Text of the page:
Exploring Your Financial Aid Options

Elevate - The Honor Society Magazine
Exploring Your Financial Aid Options
Feb 13,2016

Something that high school students need to pay extra close attention to but hear precious little of during the college admissions process is how exactly they're going to pay for it all. Now if you're like me, chances are you just filled out your FAFSA application and submitted it without giving much thought to what it was you were filling out. Yes, you vaguely understood that this very important document you were filling out would determine how much help you would get to pay for your tuition and other expenses, but you had much more immediate matters to attend to, like actually getting into the college of your choice and making it through the rest of your senior year.

For some of you, filing out the FAFSA was an exercise in futility, for your family's relatively strong financial situation placed you well out of consideration for federal and state money, leaving you on your own to pay the bill. Not the most desirable situation for prospective university freshmen, but a little budgeting and searching around for a school willing to work with you will take care of it. For others, however, you likely received generous amounts of aid, along with repeated assurances that you don't have to worry about anything, everything is being taken care of. Don't believe it! As a recent college graduate, I can guarantee you that everything is most certainly not being taken care of!

First off, although it is the responsibility of financial aid administrators to see to it that your money disburses, it is your responsibility to see to it that the money reaches your university's coffers. You could do this many ways, but usually it means that you will have to manually make payments the moment your aid is deposited in your bank account. Granted, the day financial aid disburses isn't necessarily the day your college expects payment by, but why wait to pay the balance on your student account? Universities are especially zealous about ensuring everybody enrolled in them has paid, so don't be surprised if you find yourself locked out of the dining hall or even unable to register for classes because you forgot that your housing balance was due yesterday.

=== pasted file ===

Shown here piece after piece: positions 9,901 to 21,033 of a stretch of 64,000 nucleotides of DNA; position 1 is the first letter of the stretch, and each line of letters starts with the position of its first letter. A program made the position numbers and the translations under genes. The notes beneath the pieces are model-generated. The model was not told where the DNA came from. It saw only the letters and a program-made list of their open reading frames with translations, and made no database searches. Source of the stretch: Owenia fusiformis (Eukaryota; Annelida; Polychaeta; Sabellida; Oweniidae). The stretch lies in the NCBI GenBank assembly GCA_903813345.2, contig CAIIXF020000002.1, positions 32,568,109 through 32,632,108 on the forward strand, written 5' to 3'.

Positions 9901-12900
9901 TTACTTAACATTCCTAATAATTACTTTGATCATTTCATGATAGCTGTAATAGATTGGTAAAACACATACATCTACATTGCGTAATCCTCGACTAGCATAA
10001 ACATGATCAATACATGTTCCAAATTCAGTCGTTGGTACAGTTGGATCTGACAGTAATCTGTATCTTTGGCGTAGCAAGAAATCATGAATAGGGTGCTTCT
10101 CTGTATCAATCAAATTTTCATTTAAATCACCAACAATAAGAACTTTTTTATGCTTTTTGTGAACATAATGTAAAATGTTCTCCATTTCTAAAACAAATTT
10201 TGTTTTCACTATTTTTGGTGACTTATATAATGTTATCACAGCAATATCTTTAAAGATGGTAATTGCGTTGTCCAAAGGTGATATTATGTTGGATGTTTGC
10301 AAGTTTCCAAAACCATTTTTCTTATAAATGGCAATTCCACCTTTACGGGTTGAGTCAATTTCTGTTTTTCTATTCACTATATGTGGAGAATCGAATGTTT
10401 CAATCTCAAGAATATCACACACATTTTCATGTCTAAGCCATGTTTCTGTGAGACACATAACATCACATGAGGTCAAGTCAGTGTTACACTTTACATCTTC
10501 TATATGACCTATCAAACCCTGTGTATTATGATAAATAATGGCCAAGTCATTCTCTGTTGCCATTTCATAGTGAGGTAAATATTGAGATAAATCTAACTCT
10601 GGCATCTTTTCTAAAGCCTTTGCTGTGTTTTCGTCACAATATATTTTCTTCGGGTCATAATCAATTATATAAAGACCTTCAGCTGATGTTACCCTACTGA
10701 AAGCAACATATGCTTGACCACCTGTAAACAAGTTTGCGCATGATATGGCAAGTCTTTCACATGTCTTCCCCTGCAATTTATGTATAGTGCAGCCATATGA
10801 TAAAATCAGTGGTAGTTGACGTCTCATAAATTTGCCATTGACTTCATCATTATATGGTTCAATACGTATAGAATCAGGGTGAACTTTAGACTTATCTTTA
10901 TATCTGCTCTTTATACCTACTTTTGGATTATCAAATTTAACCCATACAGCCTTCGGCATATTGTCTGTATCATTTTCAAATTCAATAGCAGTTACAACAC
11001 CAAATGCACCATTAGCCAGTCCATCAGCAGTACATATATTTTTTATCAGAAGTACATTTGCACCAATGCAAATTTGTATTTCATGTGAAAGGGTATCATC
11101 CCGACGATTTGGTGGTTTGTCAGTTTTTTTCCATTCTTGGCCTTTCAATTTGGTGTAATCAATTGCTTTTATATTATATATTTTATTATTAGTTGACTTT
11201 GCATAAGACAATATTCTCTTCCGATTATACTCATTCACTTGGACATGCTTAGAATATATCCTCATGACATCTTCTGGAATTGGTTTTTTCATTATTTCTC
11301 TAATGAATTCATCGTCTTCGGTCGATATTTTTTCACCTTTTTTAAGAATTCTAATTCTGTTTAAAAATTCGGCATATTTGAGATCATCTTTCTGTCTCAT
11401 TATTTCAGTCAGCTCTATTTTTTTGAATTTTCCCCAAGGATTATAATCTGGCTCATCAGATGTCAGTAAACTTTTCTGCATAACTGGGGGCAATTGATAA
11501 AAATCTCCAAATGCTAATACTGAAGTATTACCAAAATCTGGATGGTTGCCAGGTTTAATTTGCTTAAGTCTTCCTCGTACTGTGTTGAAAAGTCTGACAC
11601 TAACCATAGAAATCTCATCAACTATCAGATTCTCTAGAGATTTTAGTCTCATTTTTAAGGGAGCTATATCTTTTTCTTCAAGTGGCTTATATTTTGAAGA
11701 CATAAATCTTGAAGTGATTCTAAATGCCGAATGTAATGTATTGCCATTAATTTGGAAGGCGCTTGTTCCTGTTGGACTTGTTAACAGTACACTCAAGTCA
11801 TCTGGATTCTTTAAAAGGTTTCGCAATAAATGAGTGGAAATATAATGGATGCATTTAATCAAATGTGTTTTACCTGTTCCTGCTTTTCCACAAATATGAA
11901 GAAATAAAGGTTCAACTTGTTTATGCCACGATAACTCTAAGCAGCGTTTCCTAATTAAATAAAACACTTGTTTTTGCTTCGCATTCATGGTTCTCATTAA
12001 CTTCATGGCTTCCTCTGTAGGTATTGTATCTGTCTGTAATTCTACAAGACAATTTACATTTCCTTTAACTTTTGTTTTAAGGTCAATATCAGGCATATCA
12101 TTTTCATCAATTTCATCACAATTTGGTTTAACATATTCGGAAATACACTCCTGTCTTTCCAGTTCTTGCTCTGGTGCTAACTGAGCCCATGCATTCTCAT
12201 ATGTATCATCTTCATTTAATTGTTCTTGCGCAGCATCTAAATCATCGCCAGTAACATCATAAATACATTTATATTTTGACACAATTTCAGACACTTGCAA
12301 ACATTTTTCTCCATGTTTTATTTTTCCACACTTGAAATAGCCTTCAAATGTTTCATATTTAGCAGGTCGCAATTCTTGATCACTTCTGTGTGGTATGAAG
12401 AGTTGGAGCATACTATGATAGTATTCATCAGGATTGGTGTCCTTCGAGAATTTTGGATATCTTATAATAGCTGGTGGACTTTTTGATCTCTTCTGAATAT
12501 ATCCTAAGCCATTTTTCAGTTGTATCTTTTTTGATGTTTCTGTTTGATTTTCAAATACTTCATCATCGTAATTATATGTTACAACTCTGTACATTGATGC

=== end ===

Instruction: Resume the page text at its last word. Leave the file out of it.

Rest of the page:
Secondly, a good chunk of the "free" money you're getting isn't actually free. What you probably got was a couple grants that don't have to be paid back and a stack of loans that you, unless you enroll in graduate or other studies immediately afterwards, have to pay back as soon you get your diploma. Again, it's not something you think about when you're benefiting from it, but the moment it's due, you can't afford to not think about it. This is why it's important as you check your financial aid award each year to see not only what sort of help you're being offered, but whether you actually need it. For example, if you're afforded a loan for a couple hundred dollars, maybe you and your parents could agree to set aside a similar amount of money so that you don't need to take out the loan. That's one less loan to pay back, and without interest too!

Another thing you should think about it is getting a job. Not a fulltime job (although if you can handle one on top of your studies, then by all means go for it), just a part-time one, so you have a little money you can either spend on books and other supplies or put in a savings account for future use. The less aid you have to rely on, the better, and the funds you earn will go a long way to chipping away at the cost of attending university.